You’re entirely wrong. The interpretative side of physics is crucial, and many of the greatest 20th century physicists saw it as what we need to find. John Wheeler frequently said that we will one day find an underlying conceptual picture, and Einstein said there was a need for one. Ehrenfest argued that the conceptual side was the most important part of physics, and said complicated mathematics without conceptual understanding was a distraction.

    The only reason you don’t know these things is that you live in era where, having failed to solve the conceptual puzzles that confronted us in the 20th century, we have become immersed in the mathematics, and some dishonest people like to claim that what we have is the whole thing. In fact the reason for that claim is not only what I’ve mentioned above, but also to push back against a feeling of NOT understanding how physics works, because in many areas we don’t. So it’s partly what might be called compensatory behaviour.

    If we tried to construct the everyday world out of what we understand in physics, it would not look very like what we see around us. For one thing, it wouldn’t have the apparent motion through time that we all go through each day. Someone mentioned their ‘daily routine’ above, well to really get on top of your daily routine, you’d need motion through time. But as it is not understood in physics in any way, it couldn’t be provided. Physicists disagree widely on whether it exists at all, and we have what seems to be a rigorous proof coming out of special relativity that it must be some kind of illusion. And yet Sean Carroll has argued that it exists somehow, without really saying how. There’s a need to explain the local time rates of special relativity. This ignorance of what goes on underneath the everyday world, which we physicists all feel, is what he is partly trying to push back against. I hope this makes sense. I would not make these points if the public were not being misled – I’m not saying this for him, but for them.

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  • David Jacobs

    Yes, thanks for reminding me. The possible discovery of the standard Higgs boson, or something similar, doesn’t explain mass. To do that you’d have to explain the mass-energy equivalence, which we still don’t understand, but which is clearly central to the universe. The Higgs field might account for around 2% of the mass in the universe, and in everyday life. It only affects questions about the masses of elementary particles, it can’t explain the mass that is in the energy that binds more complex particles together. Sean Carroll quite rightly makes the point above.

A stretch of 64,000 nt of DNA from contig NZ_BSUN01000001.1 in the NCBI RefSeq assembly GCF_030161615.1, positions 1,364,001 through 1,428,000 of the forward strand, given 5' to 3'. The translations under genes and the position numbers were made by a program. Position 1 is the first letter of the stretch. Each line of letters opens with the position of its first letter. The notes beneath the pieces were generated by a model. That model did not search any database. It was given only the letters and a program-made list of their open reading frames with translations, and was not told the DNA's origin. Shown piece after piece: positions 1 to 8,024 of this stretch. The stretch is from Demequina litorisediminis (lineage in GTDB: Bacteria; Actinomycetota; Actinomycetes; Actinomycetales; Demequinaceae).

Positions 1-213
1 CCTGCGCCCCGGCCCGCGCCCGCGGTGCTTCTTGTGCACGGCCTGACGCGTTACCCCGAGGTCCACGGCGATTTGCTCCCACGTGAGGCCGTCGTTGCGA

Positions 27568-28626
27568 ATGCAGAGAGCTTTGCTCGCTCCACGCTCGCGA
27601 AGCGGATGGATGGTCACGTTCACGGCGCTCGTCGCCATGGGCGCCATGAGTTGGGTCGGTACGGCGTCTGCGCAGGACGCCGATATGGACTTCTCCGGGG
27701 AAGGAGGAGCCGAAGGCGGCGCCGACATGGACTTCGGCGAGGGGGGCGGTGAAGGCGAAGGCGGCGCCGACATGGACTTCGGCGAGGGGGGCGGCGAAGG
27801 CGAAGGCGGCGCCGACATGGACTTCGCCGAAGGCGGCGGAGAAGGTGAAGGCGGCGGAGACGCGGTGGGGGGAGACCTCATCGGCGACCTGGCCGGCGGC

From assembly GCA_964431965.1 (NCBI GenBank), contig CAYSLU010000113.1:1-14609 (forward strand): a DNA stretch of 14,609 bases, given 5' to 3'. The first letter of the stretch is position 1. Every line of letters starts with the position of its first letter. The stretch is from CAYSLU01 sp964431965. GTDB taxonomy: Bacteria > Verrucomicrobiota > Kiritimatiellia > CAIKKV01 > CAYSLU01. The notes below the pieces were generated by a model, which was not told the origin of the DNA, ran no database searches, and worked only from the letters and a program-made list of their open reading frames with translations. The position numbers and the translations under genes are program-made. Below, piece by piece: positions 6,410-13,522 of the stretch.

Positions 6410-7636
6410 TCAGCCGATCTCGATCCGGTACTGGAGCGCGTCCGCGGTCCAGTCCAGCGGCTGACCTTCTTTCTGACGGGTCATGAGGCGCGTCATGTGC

This makes it even more ironic that he trumpets our ‘understanding’ of the physics underneath everyday life in connection with the new boson measurements. The idea that it adds to our understanding by explaining mass is sometimes thrown at the public, but it doesn’t tell us anything that gives us a real understanding of mass.

    But we’ll end up with a real understanding of mass, and of all (or most) of these things. If you look at the history of physics, you’ll find we didn’t just get the laws, we got the conceptual side as well, and we developed an understanding of physics – that’s a very important part of it. But it sometimes develops behind the experimental side, or the mathematical side.

  • chris

    @16, vmarko

    i think it’s actually even more interesting. first of all, big bang nucleosynthesis depends in a very essential way on the stability of deuterons. i don’t think it is really known whether the deuteron would be stable with massless quarks. and then, secondly, in a purely neutron universe there would be no ordinary atomic pressure to stabilize stellar collapse. so unless i am mistaken, a contracting neutron cloud would essentially just collapse into a neutron star.

    a few splashes of “usual” nuclei would probably exist, but i’m not sure at all if they would exist in any non-negligible abundance.

  • Ray Gunn

    Sean – Thank you for #8. I had read many articles which included statements such as “not all mass comes from the Higgs” but then would not elaborate (including one in SciAm). Thanks for the explanation.

  • Peter

    Read the article. Not sure though whether that caused my head ache, or if it was a higgs boson hitting me in between the eyes…

  • Brett


    I realize there is no point in trying to comment back and forth because you are hell bent on defending your belief with no possibility of seeing things differently (which is a big indicator that you’re wrong), but we do understand the physics of everyday life. You seemingly don’t understand the limits of the various branches of physics.